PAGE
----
PrintDebunking Myths About Cyanocobalamin (B12)


Statements on the Internet claiming poor quality or toxicity from B12 in form of cyanocobalamin are enough to raise a few eyebrows. Good thing these claims are false!

The alarming argument is found on multiple Web pages that are usually linked with the sale of other versions of the vitamin, methylcobalamin or hydroxocobalamin. These sources claim higher-quality of their own supplements while discussing misleading information about B12 safety including that cyanocobalamin is a “junk” version of the vitamin that leaves toxic residues in the body. 

However, cyanocobalamin is not only the most stable version of the vitamin, which helps to ensure efficacy, but the evidence of safety is also very strong. According to a review in the Journal of American Medical Association and statements from the Council for Responsible Nutrition, even if taken in large amounts, any contribution of residues (cyanide) are regarded as “toxicologically insignificant”. In any form, there is no evidence of any adverse health effects from B12 even when taken in amounts well over the recommended dietary allowance.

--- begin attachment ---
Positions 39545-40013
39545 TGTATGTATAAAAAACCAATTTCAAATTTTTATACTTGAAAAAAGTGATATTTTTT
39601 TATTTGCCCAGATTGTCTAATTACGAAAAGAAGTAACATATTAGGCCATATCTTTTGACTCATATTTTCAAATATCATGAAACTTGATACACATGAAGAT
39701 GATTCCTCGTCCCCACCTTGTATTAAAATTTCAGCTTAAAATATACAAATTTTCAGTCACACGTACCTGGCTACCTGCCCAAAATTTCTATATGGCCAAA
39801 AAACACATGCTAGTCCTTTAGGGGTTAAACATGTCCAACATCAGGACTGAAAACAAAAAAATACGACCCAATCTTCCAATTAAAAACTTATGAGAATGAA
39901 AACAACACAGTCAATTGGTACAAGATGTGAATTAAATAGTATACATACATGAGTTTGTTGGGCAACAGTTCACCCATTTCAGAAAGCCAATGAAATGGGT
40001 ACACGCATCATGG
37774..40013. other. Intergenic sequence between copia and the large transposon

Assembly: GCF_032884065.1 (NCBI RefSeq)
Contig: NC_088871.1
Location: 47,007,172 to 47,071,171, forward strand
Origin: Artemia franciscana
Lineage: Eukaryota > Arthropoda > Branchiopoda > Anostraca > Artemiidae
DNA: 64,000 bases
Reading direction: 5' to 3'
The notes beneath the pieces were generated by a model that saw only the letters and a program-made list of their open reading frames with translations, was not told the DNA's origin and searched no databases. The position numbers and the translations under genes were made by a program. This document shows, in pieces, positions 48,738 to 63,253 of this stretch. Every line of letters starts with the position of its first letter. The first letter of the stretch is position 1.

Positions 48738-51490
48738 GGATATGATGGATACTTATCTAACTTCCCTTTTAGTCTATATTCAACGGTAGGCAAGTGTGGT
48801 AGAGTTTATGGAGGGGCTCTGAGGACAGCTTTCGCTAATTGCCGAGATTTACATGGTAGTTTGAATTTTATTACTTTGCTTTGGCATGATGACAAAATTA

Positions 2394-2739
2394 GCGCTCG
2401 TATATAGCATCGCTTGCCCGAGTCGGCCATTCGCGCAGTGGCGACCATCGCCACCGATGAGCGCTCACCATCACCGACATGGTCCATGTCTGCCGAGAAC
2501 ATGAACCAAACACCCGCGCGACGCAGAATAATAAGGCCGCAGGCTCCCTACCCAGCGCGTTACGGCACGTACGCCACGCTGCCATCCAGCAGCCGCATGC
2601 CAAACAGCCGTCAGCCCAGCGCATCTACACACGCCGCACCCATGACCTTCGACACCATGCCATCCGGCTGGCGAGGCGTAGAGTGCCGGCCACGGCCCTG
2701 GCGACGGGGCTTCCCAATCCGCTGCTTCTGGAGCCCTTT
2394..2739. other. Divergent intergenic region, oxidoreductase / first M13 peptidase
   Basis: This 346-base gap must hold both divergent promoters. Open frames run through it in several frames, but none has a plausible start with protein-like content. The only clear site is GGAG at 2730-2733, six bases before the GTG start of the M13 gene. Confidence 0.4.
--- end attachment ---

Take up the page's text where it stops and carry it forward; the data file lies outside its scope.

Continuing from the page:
There should be no concerns over the quality, safety or efficacy of B12 in the form of cyanocobalamin.

Vitamin B12 is one of many B vitamins important for supporting normal cell metabolism and energy production. The vitamin is found exclusively in animal foods such as meat and eggs. A deficiency of the vitamin can often occur in older people, those who suffer from impaired digestion including pernicious anemia, and vegetarians.